Marshall may be every bit as fast as Gurley -- he won the 100 meters at the same 2011 USA Youth event, finishing in 10.64 seconds -- but he came on slower this season, relatively speaking. Marshall tallied just 78 rushing yards in his first two games before carrying 10 times for 104 yards against Florida Atlantic Sept. 15 and then exploding for 72- and 75-yard touchdown runs against the Vols last week.
"Everyone knows his speed," said Clarence Inscore, Marshall's coach at Millbrook, "but he's pretty freaking powerful, too."
"These guys physically, they're very strong kids," said Georgia coach Mark Richt. "They're both vey bright guys, very teachable, very coachable. They've had a lot of success but they've kept it all in check pretty good, and the fact they're sharing the load is good too, rather than one guy being the special freshman."
Perhaps inevitably, the pair is drawing comparisons in Athens to one particularly special freshman, Herschel Walker, the former Heisman winner who ran for a school freshman-record 1,616 yards and 15 touchdowns in 1980. To that end, Dawgs fans have already coined a fitting nickname for the duo: "Gurshall."
"I think it's funny," Marshall said of the name. "It's an honor for me and Todd to even be put in the same sentence as him."
The two friends, who grew up 75 miles apart and didn't meet until two summers ago, insist the opportunity to play together was not the primary reason they came to Georgia. But the pair kept in close touch throughout their respective recruitments ("Where I'm from no one was really being recruited," said Marshall), as they shared several of the same suitors. (Clemson was a finalist for both.) Marshall committed first, on Dec. 6, and immediately set out to entice Gurley and another track friend, Ronald Darby, a safety who eventually wound up at Florida State.
Torn between Georgia and Clemson, Gurley ultimately chose the Bulldogs five weeks later. The pair envisioned emulating recent SEC rushing tandems like Alabama's Richardson and Mark Ingram.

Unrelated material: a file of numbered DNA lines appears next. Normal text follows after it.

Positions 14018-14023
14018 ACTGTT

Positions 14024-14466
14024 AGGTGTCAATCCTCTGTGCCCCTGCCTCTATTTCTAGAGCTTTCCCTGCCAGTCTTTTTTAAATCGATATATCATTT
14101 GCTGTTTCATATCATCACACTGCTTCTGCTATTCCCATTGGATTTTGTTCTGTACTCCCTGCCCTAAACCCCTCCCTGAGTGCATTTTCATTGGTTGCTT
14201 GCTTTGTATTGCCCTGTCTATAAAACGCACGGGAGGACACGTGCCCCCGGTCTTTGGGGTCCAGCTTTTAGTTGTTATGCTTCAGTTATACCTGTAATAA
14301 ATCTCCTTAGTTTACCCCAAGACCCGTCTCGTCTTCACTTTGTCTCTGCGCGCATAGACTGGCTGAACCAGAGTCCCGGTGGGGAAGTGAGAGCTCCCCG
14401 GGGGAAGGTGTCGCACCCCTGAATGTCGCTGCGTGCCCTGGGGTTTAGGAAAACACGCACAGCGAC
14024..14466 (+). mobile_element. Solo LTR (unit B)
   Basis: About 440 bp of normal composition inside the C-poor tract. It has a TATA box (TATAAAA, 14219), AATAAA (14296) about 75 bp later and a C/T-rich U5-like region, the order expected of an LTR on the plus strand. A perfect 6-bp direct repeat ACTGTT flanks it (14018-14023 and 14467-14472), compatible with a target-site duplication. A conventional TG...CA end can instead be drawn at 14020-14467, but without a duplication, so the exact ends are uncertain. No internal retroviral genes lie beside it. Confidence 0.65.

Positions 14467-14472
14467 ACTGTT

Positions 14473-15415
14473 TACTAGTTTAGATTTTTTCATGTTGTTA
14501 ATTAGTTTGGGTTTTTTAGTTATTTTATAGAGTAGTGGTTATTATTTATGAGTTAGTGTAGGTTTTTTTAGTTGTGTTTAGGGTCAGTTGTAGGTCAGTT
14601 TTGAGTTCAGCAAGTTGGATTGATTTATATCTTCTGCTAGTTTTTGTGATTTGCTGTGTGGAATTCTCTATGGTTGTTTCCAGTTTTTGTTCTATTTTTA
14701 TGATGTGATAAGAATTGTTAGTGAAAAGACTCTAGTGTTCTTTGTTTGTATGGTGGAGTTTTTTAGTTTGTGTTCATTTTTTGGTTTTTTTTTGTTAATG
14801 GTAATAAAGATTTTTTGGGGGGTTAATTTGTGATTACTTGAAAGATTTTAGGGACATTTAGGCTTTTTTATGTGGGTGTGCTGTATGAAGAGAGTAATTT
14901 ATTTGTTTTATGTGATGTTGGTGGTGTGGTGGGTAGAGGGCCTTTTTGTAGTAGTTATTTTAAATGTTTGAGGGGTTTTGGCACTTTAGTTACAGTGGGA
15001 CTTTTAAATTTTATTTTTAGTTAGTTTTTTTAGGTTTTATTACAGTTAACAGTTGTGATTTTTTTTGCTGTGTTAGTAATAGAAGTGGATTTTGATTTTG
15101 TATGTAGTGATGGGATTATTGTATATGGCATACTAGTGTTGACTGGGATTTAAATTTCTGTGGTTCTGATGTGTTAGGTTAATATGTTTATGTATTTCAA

"The idea of two highly recruited athletes going to the same school together and playing the same position, a lot of people would say, man, that's kind of crazy, you're going to give up a lot of your carries," said Inscore. "They were so mature in having that forethought to think, hey, it's going to take two guys to get it done in the SEC."
There was also another element: The pair knew they'd be stepping into a potentially high-powered offense.
A contributing factor to the duo's early success is Georgia's offensive balance, highlighted by the presence of future NFL quarterback Aaron Murray. Gurley credits the third-year starter and third-ranked passer in the nation for easing the freshmen's learning curve. And when CBS' Tracy Wolfson interviewed Gurley after the Tennessee game, some of the first words out of his mouth were compliments for his offensive line.
"It's a lot of things that go into these guys getting big plays, starting with the play call to Aaron Murray putting us in the right place," said McClendon. "And when these guys break in to the secondary, the receivers are doing a great job blocking down the field. [Gurley and Marshall] are getting the credit, but it's a whole offensive team effort."
On Saturday, the duo that's already combined for 13 rushes of 20 yards or more will run into a South Carolina defense that's allowed just two carries that long through five games. Two years ago, Steve Spurrier's own freshman phenom, Marcus Lattimore, ran for 182 yards in a 17-6 win over the Dawgs, setting off the Gamecocks' run to their first SEC East title. Last year, with Gurley and Marshall in attendance, South Carolina defensive end Melvin Ingram scored twice in a frenetic 45-42 victory, though Georgia went on to win the East.
This year, the teams meet for the first time as top 10 opponents, a game which should go a long way toward determining the 2012 SEC East hierarchy. It also figures to draw a lot of television viewers -- particularly in the state of North Carolina.